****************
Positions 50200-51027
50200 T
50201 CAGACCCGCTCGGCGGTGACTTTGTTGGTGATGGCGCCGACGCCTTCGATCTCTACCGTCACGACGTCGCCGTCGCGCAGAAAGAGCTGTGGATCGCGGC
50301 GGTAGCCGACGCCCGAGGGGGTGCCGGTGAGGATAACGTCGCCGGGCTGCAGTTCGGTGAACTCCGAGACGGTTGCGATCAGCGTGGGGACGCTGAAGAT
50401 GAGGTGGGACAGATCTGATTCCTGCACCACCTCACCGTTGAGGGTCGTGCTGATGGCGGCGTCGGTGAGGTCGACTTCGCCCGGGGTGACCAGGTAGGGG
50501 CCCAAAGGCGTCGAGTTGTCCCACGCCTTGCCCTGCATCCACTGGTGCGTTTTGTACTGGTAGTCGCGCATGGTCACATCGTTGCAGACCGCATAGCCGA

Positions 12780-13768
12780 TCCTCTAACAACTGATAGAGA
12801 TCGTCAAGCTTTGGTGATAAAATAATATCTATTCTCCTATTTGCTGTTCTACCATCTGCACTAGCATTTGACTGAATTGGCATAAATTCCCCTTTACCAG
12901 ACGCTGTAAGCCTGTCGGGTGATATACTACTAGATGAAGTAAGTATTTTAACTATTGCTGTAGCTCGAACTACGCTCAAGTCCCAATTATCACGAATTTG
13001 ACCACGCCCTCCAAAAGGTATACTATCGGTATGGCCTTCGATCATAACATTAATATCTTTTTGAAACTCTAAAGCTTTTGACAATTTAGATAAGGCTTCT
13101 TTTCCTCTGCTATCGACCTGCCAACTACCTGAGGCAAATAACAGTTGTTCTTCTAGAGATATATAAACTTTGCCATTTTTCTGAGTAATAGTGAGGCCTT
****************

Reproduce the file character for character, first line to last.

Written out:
Positions 50200-51027
50200 T
50201 CAGACCCGCTCGGCGGTGACTTTGTTGGTGATGGCGCCGACGCCTTCGATCTCTACCGTCACGACGTCGCCGTCGCGCAGAAAGAGCTGTGGATCGCGGC
50301 GGTAGCCGACGCCCGAGGGGGTGCCGGTGAGGATAACGTCGCCGGGCTGCAGTTCGGTGAACTCCGAGACGGTTGCGATCAGCGTGGGGACGCTGAAGAT
50401 GAGGTGGGACAGATCTGATTCCTGCACCACCTCACCGTTGAGGGTCGTGCTGATGGCGGCGTCGGTGAGGTCGACTTCGCCCGGGGTGACCAGGTAGGGG
50501 CCCAAAGGCGTCGAGTTGTCCCACGCCTTGCCCTGCATCCACTGGTGCGTTTTGTACTGGTAGTCGCGCATGGTCACATCGTTGCAGACCGCATAGCCGA

Positions 12780-13768
12780 TCCTCTAACAACTGATAGAGA
12801 TCGTCAAGCTTTGGTGATAAAATAATATCTATTCTCCTATTTGCTGTTCTACCATCTGCACTAGCATTTGACTGAATTGGCATAAATTCCCCTTTACCAG
12901 ACGCTGTAAGCCTGTCGGGTGATATACTACTAGATGAAGTAAGTATTTTAACTATTGCTGTAGCTCGAACTACGCTCAAGTCCCAATTATCACGAATTTG
13001 ACCACGCCCTCCAAAAGGTATACTATCGGTATGGCCTTCGATCATAACATTAATATCTTTTTGAAACTCTAAAGCTTTTGACAATTTAGATAAGGCTTCT
13101 TTTCCTCTGCTATCGACCTGCCAACTACCTGAGGCAAATAACAGTTGTTCTTCTAGAGATATATAAACTTTGCCATTTTTCTGAGTAATAGTGAGGCCTT